Education is rarely a one-size-fits-all discipline, especially among the special needs population. Luckily for individuals with disabilities, the Baltimore area has a variety of schools, agencies and programs that offer education, training and other help that can be tailored toward specific needs.
One such program is Friendship Circle run by Rabbi Chaya Sufrin out of Chabad of Clarksville. With more than 79 locations worldwide, the program boasts 5,000 children and close to 11,000 volunteers. Its approach brings together teenage volunteers with children with special needs, primarily those with autism.
The organization’s largest program is called Friends at Home. Each child enrolled in the program is matched with a pair of teenage volunteers. These teens visit and play with the children at their homes or take them out to participate in fun activities within the community.
“The teens themselves go in thinking that they’re giving,” according to Rabbi Sufrin, “but they don’t think about how much they gain in return. They get to go with a friend and end up seeing the bigger picture.” Volunteers appreciate the program as much as participants, Sufrin said.
Local schools also do their part to cater to the needs of specific students. For example, the Jemicy School and the Odyssey School, located in Owings Mills and Stevenson, respectively, both focus on the needs of students with dyslexia and other language-based learning difficulties.
According to Jemicy’s mission statement, “the school utilizes creative, multisensory and research-based programs and techniques to develop reading, writing, spelling and organization skills.” In a similar vein, the educators at Odyssey “work as a team to understand the specific language and learning needs of the individual child and to tailor a personalized program to meet those needs.”
As the largest provider of mental health care in Maryland, the Sheppard Pratt Health System is actively involved in special education. The Health System includes 12 schools with a total of 17 special education programs. Its website claims to serve nearly 700 students with special needs, more than 50 percent of whom have been diagnosed with autism.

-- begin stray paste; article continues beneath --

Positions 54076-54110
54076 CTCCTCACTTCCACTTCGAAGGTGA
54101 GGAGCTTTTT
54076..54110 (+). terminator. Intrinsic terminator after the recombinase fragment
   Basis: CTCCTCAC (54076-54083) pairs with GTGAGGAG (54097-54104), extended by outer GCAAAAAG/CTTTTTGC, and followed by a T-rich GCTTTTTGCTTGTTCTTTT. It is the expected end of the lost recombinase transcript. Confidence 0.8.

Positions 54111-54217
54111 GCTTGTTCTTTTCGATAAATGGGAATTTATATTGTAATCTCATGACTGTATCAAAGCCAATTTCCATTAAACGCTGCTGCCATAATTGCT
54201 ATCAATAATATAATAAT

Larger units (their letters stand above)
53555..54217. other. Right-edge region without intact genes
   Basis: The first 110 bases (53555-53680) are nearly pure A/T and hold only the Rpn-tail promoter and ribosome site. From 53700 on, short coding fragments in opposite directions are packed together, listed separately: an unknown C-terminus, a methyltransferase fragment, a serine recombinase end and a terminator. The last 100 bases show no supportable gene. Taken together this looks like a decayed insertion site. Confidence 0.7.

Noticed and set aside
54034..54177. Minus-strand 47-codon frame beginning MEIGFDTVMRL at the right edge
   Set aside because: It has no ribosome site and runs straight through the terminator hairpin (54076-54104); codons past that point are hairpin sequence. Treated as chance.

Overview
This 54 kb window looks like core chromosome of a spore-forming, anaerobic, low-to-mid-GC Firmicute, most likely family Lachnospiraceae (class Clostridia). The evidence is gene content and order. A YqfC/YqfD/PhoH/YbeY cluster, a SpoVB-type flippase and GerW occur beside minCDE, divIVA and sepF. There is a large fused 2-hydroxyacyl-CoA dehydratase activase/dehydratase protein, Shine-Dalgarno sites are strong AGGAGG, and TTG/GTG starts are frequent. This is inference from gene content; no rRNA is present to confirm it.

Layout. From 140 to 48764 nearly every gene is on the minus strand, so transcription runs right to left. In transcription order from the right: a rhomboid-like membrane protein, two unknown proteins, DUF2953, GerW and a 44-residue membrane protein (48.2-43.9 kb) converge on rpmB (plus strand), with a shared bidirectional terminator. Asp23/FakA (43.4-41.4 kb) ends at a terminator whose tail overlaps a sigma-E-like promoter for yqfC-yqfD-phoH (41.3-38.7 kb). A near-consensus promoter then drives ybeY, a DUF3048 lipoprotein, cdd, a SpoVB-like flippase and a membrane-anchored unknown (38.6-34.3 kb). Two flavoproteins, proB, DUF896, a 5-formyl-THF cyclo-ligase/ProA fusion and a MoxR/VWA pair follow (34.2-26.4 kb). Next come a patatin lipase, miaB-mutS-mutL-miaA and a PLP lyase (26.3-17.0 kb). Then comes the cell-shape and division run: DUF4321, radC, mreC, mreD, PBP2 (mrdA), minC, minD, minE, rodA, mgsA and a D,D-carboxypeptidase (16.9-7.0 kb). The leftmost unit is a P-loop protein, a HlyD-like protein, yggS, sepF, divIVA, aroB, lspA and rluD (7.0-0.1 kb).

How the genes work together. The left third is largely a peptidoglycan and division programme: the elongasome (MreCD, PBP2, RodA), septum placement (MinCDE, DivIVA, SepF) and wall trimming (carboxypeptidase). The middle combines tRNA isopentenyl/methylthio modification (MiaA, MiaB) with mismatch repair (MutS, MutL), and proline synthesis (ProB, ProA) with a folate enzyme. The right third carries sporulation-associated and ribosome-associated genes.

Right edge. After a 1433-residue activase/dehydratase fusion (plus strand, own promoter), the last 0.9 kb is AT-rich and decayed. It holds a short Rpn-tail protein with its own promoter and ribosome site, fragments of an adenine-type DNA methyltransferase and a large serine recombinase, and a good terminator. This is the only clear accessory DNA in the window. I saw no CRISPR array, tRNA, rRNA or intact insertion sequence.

The more personalized curriculums offered through special needs programs result in churning out graduates who are prepared for the work force.
Jim Truscello is director of day school programming for the Health System’s special education services. “We enact a transition plan in eighth grade so they are job ready,” he explained. “The hardest thing is to get them to pass the tests necessary to graduate from high school.” These tests are based on measures such as mathematical ability, reading comprehension and writing ability.
“Their learning style just doesn’t match how the public schools teach,” Jim said. This mindset in regard to the style of teaching is prevalent in the world of special education. Earlier this year, Melanie Hood-Wilson, director of special populations at the Community College of Baltimore County (CCBC), shared that “we teach our courses in a way that is less traditional, less paper-pencil work, fewer lectures … we make sure [students] are getting all the rigor that’s necessary, but we deliver it in a way that’s accessible.”
CCBC further expands upon the basic skill sets, which these students develop throughout middle and high school with its Single Step program. The program is geared to engage adults with disabilities in both academic and general studies with the goal being to prepare individuals for independent living and employment.
The Single Step program features several tracks of study that students can follow. One option is for individuals to choose a career certification track, which will allow them to emerge from the school system with tailored skills aimed at a specific industry. There are preparatory tracks for jobs as a child care assistant, technician, security guard and animal care worker to name a few.
Other students are working toward their associate’s degree or are simply taking classes for enjoyment, learning skills that interest them or are necessary real-world skills such as computer programming and personal finance.
The more personalized curriculums offered through special needs programs result in churning out graduates who are prepared for the work force, which many enter with the aid of free vocational services offered by local health systems.
For example, the Sheppard Pratt Health System — through Mosaic Community Services — assists clients with finding employment based on the interests of the employee as opposed to specialized experience.
Sinai Hospital and LifeBridge Health provide a range of services to clients, offering a general vocational services program. Additionally, the system provides explicitly Jewish vocational services through Levindale Hebrew Geriatric Center and Hospital, where volunteers with special needs come regularly in the company of coaches to help with tasks around the hospital.
The Arc Baltimore is partnered with LifeBridge Health and Northwest Hospital. The organization’s website states, “The Arc [provides] employment training and support, day and residential services, family support and education, treatment foster care, respite care, public policy advocacy and information and referrals,” all aimed at individuals with intellectual and developmental disabilities and their families.
Jewish Community Services (JCS), an agency of The Associated: Jewish Community Federation of Baltimore, also offers career advising and training. Sherri Sacks, a career coach at JCS, explained that their main goal is to “tailor placement to what a person needs,” be it transitioning from high school to college or seeking employment in the real world.